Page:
Asparagus is a truly unique plant that can equally well be used to make a festive bouquet, to prepare a large number of masterpieces of culinary art, as well as to treat various diseases.


The beneficial properties of asparagus have been well known since time immemorial, but what are they?

They are one of the most well-balanced plant foods, as they are low in fat, cholesterol and sodium.

They are also a good source, in addition to ballast substances, of the following vitamins – A /known to most of us as retinol, as it forms pigments in the retina/, E /has strong antioxidant properties, which means it reduces oxidative stress , due to the action of free radicals, which can cause damage and inflammation of cells, tissues and organs/ and K /supports the blood clotting process/.

The trace elements that make up asparagus are magnesium, zinc, selenium, iron, copper and manganese. This plant also contains B vitamins – thiamin, riboflavin, niacin and vitamin B6.

As evident from the nutrients described above, asparagus occupies the top position among plants and has the highest nutritional value due to the wide range of vitamins and minerals that one can obtain by consuming it /asparagus/.

For example, 150 grams of the plant provides a whopping 60% of the daily recommended dose of folic acid, with the US Food and Drug Administration defining 40% of the recommended amount as excellent.

In addition to protecting the heart from disease, vitamin B9 is necessary for the reproduction of blood cells, especially those in the bone marrow, for the normal growth of the body in children and adolescents, and also for preventing the development of liver disease.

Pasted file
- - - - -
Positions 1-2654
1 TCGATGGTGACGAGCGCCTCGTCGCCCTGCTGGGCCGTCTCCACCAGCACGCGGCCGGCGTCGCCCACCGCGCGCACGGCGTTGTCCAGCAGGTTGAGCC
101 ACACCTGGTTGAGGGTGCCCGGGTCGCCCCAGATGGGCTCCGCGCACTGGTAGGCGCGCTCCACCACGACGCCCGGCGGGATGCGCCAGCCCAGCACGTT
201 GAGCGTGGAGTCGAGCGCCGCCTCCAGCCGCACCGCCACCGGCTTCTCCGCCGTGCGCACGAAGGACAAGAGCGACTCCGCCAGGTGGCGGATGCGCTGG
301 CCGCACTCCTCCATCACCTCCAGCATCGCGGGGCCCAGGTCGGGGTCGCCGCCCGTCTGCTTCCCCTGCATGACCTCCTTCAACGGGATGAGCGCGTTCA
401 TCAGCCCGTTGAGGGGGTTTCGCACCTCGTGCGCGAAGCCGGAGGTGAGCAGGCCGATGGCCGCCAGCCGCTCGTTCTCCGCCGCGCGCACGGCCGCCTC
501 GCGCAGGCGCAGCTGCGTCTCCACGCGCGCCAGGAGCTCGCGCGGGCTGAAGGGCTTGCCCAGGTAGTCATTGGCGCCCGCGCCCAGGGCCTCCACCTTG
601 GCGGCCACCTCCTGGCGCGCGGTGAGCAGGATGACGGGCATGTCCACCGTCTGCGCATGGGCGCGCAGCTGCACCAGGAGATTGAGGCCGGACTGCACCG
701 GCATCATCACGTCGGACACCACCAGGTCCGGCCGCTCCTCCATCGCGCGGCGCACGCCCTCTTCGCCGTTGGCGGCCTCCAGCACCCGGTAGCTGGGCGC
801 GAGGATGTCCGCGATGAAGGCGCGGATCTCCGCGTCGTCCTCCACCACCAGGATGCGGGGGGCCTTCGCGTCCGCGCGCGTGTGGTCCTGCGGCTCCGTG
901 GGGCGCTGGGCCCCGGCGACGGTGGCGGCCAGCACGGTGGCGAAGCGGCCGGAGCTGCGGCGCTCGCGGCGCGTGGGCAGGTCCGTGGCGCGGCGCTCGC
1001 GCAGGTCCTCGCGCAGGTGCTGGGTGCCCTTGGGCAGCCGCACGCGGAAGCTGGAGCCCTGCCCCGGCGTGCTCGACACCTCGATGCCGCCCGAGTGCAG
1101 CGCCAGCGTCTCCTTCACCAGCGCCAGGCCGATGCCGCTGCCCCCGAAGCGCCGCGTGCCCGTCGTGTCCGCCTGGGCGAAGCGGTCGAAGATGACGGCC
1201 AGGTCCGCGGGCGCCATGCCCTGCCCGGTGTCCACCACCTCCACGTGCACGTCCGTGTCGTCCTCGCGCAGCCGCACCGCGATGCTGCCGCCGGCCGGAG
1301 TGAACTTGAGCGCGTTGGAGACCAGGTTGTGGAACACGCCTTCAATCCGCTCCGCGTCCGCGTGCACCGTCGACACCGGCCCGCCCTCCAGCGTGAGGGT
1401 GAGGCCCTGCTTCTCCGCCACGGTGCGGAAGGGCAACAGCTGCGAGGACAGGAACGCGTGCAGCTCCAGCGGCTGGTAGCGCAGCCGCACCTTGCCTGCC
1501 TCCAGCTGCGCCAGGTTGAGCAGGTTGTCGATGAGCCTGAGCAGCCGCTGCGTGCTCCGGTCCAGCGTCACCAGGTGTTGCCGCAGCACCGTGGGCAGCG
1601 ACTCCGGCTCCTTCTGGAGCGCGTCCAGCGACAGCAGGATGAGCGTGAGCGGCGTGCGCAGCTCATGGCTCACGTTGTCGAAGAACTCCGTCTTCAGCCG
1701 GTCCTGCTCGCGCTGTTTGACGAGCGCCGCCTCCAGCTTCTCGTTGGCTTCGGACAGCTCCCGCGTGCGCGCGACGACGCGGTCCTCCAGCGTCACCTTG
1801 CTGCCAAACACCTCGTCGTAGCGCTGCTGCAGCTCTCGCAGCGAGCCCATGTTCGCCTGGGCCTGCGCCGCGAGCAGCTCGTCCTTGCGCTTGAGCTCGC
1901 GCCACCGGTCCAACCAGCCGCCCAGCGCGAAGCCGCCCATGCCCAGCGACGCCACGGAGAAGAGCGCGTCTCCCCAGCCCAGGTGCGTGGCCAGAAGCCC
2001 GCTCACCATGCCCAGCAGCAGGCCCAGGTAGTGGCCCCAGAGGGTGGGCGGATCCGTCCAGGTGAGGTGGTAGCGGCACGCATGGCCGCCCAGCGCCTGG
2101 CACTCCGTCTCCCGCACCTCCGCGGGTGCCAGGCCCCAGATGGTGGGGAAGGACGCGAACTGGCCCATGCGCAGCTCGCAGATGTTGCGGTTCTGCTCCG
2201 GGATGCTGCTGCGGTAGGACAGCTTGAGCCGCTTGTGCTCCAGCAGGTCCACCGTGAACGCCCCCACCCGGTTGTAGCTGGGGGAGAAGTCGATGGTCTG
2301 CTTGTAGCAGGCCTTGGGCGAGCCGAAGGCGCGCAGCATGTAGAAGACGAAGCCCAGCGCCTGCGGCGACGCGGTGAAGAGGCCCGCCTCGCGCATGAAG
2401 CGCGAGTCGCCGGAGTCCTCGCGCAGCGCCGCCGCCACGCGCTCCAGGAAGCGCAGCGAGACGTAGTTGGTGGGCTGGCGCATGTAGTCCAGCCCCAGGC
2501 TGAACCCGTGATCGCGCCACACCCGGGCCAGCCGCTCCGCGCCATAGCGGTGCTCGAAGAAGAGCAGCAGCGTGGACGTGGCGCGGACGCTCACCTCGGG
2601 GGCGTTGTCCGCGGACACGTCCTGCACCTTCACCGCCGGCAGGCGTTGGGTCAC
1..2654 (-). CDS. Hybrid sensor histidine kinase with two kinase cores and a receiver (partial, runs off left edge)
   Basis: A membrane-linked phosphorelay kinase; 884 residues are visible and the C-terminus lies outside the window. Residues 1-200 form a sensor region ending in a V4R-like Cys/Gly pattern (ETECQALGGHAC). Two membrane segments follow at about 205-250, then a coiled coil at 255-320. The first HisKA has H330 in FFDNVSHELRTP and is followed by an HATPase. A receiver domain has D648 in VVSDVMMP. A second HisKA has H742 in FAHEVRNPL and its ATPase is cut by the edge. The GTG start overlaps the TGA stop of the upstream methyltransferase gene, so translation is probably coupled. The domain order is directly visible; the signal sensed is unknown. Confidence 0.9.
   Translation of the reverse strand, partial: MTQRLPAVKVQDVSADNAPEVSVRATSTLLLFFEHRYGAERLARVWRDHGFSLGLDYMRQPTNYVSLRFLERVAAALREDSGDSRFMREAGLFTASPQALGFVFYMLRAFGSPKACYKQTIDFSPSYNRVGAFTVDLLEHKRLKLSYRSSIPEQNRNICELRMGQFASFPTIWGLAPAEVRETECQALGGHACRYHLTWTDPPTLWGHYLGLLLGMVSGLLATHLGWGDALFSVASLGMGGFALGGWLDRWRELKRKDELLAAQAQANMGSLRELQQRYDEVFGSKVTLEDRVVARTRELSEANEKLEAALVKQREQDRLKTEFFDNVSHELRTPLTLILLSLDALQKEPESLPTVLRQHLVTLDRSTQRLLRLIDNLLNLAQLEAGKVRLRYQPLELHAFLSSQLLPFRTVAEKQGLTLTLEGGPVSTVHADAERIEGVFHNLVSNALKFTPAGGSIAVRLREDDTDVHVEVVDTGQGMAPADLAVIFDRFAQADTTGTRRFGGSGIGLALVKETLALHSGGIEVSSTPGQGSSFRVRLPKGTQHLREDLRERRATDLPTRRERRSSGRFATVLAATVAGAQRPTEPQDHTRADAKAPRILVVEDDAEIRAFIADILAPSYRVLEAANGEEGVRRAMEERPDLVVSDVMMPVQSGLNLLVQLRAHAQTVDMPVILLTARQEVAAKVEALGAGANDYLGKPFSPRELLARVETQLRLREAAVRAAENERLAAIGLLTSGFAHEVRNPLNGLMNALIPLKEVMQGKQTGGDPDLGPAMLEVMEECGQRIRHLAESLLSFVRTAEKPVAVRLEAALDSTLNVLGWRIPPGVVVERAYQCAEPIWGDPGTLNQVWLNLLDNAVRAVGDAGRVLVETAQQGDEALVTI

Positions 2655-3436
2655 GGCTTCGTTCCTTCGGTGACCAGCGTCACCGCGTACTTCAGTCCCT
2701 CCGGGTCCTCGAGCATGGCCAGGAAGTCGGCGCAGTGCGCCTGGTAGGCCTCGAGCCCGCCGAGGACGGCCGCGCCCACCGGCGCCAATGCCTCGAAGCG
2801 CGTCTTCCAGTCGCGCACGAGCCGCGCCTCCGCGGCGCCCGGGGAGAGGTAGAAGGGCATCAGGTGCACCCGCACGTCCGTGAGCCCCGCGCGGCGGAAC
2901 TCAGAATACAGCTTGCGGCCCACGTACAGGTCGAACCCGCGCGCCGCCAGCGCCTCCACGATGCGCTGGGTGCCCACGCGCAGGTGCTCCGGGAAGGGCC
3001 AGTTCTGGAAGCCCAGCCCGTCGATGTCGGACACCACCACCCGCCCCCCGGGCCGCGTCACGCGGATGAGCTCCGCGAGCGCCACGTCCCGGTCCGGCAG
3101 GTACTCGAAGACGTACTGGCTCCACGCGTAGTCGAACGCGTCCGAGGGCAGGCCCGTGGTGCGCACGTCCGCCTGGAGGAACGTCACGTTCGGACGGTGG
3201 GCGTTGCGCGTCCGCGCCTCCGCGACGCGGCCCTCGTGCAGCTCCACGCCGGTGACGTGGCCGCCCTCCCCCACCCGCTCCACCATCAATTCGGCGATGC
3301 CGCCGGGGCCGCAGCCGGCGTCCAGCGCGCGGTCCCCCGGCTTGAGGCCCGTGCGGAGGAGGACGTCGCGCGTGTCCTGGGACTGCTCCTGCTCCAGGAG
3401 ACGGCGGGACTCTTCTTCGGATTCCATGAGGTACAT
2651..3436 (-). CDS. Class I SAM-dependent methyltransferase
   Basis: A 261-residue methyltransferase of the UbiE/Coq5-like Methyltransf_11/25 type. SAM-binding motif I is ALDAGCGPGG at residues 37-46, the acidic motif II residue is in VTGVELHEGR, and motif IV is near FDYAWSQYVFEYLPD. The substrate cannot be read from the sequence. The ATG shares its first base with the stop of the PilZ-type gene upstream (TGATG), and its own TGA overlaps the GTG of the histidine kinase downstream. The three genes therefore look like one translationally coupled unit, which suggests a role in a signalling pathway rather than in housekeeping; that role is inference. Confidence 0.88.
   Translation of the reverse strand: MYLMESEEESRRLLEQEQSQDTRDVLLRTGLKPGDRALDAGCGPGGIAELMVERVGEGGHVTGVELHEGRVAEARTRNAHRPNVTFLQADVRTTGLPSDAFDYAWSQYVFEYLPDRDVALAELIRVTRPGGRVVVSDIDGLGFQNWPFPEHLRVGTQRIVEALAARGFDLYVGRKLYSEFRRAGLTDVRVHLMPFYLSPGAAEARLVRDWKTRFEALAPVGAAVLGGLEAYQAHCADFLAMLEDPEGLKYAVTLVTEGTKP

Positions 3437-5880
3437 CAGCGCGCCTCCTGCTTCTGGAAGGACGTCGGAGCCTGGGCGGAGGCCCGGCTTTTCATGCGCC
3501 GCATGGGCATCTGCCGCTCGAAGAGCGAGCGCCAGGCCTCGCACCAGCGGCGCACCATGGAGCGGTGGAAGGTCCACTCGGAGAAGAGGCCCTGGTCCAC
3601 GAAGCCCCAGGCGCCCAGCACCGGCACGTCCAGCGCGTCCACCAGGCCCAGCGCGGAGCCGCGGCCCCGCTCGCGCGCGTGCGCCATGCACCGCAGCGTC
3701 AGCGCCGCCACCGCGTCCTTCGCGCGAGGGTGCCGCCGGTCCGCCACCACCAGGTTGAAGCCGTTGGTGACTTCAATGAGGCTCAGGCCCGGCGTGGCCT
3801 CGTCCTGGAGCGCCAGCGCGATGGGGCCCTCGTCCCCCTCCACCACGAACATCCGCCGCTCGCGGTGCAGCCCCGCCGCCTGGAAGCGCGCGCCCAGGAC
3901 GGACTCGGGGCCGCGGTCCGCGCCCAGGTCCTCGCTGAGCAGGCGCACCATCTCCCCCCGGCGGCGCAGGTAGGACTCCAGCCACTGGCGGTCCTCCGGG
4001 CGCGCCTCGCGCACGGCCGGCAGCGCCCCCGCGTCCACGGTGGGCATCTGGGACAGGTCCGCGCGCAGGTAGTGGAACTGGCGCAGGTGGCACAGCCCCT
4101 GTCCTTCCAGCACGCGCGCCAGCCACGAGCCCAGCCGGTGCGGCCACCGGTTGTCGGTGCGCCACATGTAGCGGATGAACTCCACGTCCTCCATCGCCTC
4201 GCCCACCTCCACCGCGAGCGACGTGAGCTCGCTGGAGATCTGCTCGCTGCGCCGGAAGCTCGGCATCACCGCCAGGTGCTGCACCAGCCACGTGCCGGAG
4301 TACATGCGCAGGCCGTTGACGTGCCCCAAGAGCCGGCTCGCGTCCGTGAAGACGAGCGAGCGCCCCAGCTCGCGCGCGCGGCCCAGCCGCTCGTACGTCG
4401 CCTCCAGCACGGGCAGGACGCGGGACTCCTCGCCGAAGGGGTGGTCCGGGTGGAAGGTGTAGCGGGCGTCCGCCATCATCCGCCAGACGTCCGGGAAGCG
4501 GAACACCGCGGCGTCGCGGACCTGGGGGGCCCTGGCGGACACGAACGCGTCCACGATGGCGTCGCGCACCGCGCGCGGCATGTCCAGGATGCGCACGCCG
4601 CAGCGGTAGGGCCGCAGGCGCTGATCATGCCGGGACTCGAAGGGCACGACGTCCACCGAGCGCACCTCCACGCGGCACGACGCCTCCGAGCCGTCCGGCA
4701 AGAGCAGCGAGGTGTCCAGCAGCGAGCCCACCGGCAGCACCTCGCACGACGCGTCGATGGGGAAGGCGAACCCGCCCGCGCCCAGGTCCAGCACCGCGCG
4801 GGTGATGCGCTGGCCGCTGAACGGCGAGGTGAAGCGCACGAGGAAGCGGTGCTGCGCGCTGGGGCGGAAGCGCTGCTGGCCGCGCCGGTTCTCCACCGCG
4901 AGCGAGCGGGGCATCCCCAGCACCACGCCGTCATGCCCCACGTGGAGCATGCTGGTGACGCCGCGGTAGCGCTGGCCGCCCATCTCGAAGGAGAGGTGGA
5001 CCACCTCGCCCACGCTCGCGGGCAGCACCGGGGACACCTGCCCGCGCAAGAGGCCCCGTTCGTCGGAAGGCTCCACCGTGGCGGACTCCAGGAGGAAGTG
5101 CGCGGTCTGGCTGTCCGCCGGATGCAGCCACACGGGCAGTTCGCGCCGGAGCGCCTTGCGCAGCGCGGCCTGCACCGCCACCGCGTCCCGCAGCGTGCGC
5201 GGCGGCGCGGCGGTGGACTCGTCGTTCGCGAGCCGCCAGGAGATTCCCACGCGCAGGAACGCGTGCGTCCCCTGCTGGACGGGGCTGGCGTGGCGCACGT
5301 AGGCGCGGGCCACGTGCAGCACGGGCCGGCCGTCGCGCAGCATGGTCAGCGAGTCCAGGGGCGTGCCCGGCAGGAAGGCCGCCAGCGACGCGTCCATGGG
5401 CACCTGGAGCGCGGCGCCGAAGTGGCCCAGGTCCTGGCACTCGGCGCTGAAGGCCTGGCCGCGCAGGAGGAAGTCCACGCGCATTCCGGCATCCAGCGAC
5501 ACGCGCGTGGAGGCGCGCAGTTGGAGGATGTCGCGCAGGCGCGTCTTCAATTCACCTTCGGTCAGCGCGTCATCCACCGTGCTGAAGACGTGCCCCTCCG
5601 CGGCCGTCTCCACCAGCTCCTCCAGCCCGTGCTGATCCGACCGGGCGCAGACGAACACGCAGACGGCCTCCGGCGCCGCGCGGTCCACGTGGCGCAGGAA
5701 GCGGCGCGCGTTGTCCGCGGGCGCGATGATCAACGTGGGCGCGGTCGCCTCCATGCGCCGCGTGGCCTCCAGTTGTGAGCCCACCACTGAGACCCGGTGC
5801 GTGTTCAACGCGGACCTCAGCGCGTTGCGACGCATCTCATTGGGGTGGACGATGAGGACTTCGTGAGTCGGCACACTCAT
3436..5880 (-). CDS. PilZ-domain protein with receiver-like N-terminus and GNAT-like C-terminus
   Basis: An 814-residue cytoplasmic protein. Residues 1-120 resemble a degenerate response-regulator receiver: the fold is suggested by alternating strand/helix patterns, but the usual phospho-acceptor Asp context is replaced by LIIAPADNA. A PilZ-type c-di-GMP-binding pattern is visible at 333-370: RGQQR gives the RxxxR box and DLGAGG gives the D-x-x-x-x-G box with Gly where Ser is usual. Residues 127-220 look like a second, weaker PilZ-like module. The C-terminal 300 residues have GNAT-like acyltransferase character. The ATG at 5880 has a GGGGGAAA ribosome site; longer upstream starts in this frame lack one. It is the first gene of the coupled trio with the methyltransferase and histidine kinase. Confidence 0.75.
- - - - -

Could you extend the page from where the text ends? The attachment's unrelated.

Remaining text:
Studies show that folic acid, or vitamin B9, is essential in preventing fetal neural tube defects such as spina bifida.

No less useful for asparagus and for the heart, blood vessels and of course even for the blood. This is due to the presence in their composition of useful substances called “coumarins”.

Scientifically, they have been found to be a type of blood coagulation regulator, thanks to which the formation of blood clots is prevented.

The potassium contained in asparagus is very important for the blood vessels, as well as for the heart. And in turn, the carotene present in their composition has a preventive effect in relation to malignant diseases.

Medical features

Asparagus also contains so-called saponins, which irritate the stomach to some extent.

But in reality, this action stimulates the secretion of absolutely all glands and contributes to the effective release of phlegm from the respiratory tract.

In this way, by consuming asparagus, one can quickly clear their bronchi of excess mucus.

It is important to note that this plant has a beneficial effect on the cardiovascular, nervous, sexual and excretory systems, as well as on the general condition of the liver and kidneys.

Means for the easier removal of toxins and slags from the body, and also supports the function of the broncho-pulmonary system.

One cup of raw chopped asparagus contains about 180 grams:

• Caloric content – ​​27 kilocalories;
• Sodium – 3 grams;
• Carbohydrates – 5 grams;
• Vegetable fibers – 3 grams;
• Sugars – 1 gram;
• Proteins – 3 grams;
• Vitamin C- 43.9 milligrams;
• Calcium – 32.2 milligrams;
• Phosphorus – 69.7 milligrams;
• Potassium – 271 milligrams;

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